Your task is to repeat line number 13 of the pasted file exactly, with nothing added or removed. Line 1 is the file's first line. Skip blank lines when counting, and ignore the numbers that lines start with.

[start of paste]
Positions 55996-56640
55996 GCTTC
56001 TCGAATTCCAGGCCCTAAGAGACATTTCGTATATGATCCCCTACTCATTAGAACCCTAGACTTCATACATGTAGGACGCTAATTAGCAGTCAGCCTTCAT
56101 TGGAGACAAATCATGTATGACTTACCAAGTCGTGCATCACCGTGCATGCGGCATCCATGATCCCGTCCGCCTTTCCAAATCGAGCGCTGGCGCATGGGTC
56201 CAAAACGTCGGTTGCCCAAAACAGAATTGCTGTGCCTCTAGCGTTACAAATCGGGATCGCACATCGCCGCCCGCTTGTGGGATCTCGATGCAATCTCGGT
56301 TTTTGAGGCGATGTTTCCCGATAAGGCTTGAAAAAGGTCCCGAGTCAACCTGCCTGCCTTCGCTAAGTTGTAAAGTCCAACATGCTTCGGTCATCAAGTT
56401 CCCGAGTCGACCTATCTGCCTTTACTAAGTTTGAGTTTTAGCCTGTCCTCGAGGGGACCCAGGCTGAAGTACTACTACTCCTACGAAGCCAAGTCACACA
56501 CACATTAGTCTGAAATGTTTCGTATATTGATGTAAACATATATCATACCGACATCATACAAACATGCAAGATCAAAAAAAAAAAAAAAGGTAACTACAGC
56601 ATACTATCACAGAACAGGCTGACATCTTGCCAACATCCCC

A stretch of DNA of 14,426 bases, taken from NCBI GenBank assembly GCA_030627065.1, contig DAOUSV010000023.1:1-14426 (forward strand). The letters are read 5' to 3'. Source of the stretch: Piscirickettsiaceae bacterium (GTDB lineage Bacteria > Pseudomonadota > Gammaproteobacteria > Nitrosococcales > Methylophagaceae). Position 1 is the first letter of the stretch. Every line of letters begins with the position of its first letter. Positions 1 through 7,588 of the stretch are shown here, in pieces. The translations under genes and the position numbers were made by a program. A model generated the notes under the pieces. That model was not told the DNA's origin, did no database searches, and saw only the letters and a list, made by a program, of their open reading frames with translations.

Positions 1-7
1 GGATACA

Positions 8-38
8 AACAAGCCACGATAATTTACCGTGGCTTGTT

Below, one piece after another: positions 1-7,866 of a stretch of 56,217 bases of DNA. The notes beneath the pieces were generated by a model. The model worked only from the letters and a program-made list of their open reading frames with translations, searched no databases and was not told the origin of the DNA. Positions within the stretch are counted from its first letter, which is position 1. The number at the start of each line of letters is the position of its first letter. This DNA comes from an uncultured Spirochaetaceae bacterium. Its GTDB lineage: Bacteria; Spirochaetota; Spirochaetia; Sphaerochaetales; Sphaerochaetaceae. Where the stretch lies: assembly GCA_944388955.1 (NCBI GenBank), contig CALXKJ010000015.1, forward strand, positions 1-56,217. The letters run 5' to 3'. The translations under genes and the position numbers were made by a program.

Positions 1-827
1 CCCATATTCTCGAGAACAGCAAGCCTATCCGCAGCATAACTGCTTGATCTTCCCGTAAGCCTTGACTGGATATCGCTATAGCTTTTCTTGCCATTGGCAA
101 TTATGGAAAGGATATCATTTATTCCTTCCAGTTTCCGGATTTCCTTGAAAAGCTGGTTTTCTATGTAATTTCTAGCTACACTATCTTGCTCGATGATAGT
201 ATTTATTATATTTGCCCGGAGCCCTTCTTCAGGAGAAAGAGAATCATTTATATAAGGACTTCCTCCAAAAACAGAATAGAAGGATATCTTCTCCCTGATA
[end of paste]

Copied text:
Positions 8-38